Sifton Finds New Queen for London's Only Castle
Historic Woodholme Manor has new owner after nearly five years in waiting
London, ON – July 15, 2010 –Sifton Properties Limited has sold the historic Woodholme Manor in the City’s north end to London native Sue-Anne Richardson-Siarto after five years of searching for a new owner. She and her husband took possession in May with plans to restore the nearly 10,000 square foot private estate to its former grandeur – a project that is estimated to take several years to fully complete.
“I’m more of a barefoot contessa than a queen, but I’ve always found an elegance and historical appeal in Woodholme,” says Richardson-Siarto. “This home has a history rooted in London, and so does my family – it’s a privilege to come back to London and be able to call Woodholme our home.”
Throughout the renovation, Richardson-Siarto plans to preserve the historic feel of Woodholme which has been maintained by Sifton for the past five years. One of the main changes to the home is the repositioning of the entry foyer to face west from its original south-facing location. The entryway now opens to the spacious great room in the centre of the home which features a substantial fireplace, original woodwork details and large windows that walk out onto the backyard garden terrace.
Richardson-Siarto has even rescued the Manor’s lush peony garden from the surrounding construction as an ode to previous owner, Migsie Lawson. “Small details like this will keep the essence of Woodholme alive,” she says.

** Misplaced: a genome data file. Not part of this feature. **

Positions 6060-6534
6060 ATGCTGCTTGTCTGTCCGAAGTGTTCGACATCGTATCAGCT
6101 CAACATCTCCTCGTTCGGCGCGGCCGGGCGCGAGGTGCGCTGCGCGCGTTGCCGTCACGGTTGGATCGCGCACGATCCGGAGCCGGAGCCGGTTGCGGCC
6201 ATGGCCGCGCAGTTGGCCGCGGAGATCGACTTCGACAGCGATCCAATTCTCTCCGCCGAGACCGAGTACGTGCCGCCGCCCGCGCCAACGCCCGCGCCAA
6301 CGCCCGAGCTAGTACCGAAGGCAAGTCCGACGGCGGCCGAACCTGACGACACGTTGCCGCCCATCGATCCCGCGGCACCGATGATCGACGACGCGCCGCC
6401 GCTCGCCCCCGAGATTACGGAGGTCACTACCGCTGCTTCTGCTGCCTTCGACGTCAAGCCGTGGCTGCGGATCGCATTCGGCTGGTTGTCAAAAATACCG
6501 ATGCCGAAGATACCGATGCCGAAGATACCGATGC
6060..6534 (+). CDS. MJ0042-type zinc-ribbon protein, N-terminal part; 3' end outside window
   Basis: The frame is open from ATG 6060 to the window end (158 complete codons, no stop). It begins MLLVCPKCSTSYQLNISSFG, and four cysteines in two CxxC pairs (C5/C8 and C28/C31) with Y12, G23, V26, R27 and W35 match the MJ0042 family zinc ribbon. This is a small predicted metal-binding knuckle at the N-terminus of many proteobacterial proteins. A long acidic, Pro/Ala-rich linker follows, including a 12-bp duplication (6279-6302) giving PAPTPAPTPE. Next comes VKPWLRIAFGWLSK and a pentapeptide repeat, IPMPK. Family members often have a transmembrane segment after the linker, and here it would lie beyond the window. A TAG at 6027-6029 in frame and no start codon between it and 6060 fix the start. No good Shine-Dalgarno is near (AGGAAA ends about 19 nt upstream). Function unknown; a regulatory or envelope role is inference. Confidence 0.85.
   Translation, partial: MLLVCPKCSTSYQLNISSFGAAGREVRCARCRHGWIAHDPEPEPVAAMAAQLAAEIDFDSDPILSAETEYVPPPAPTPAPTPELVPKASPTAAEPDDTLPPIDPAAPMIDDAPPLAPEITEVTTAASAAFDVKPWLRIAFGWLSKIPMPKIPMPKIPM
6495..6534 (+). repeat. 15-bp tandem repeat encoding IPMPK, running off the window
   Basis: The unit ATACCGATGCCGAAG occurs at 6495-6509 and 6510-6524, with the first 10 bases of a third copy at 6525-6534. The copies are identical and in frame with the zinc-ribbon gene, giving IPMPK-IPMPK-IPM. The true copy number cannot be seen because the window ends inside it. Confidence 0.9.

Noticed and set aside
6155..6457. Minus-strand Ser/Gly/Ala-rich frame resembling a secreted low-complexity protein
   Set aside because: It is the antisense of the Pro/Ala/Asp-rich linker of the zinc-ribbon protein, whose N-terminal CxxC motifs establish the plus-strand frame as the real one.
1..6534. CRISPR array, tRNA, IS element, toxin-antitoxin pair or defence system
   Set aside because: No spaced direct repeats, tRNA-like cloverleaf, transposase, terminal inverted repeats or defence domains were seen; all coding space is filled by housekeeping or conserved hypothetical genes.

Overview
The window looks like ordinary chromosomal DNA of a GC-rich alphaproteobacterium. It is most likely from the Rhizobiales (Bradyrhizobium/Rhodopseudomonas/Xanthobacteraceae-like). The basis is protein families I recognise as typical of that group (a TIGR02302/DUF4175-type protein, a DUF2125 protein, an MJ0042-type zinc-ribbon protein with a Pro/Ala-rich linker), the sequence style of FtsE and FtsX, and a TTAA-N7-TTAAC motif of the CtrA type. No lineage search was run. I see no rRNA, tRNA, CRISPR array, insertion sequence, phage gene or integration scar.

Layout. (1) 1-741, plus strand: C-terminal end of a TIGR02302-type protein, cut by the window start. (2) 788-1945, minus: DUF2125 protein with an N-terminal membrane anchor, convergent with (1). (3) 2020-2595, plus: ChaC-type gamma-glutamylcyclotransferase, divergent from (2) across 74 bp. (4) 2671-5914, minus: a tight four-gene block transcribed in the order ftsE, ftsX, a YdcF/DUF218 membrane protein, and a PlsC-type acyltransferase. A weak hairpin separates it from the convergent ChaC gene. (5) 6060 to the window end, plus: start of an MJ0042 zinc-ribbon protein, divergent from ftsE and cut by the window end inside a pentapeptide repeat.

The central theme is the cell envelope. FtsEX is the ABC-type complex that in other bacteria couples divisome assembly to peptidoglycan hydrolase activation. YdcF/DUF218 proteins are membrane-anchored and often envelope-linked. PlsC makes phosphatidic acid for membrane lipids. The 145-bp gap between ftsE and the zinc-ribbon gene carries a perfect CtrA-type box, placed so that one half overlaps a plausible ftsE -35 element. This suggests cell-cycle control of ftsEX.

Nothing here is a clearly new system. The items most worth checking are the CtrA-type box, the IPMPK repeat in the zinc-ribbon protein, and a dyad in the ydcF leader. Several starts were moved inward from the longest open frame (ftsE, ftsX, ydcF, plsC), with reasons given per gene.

Built in 1893 by Richard Shaw-Wood in the late Victorian Gothic Revival style, Woodholme Manor was the first poured-concrete building in Ontario. It was home to the prominent Lawson family before Sifton acquired it in 2005 to develop Woodholme Park – a unique community of 58 custom-built homes centered on the historic Woodholme Manor. In 2009, Sifton received the Heritage Award from the Architectural Conservatory of Ontario and the Heritage London Foundation in recognition of Sifton’s contribution to preserving London’s architectural heritage.
“Woodholme has been a part of the Sifton family for many years now, and we’re excited to see Sue Anne’s restoration plans come to life,” says Phil Masschelein, Vice President, Neighbourhood Developments. “Restoring Woodholme will make it a truly significant heritage home for the London community and will bring another level of elegance to Woodholme Park as the centerpiece of the neighbourhood.”
For more information about Woodholme Park, visit www.woodholmepark.com.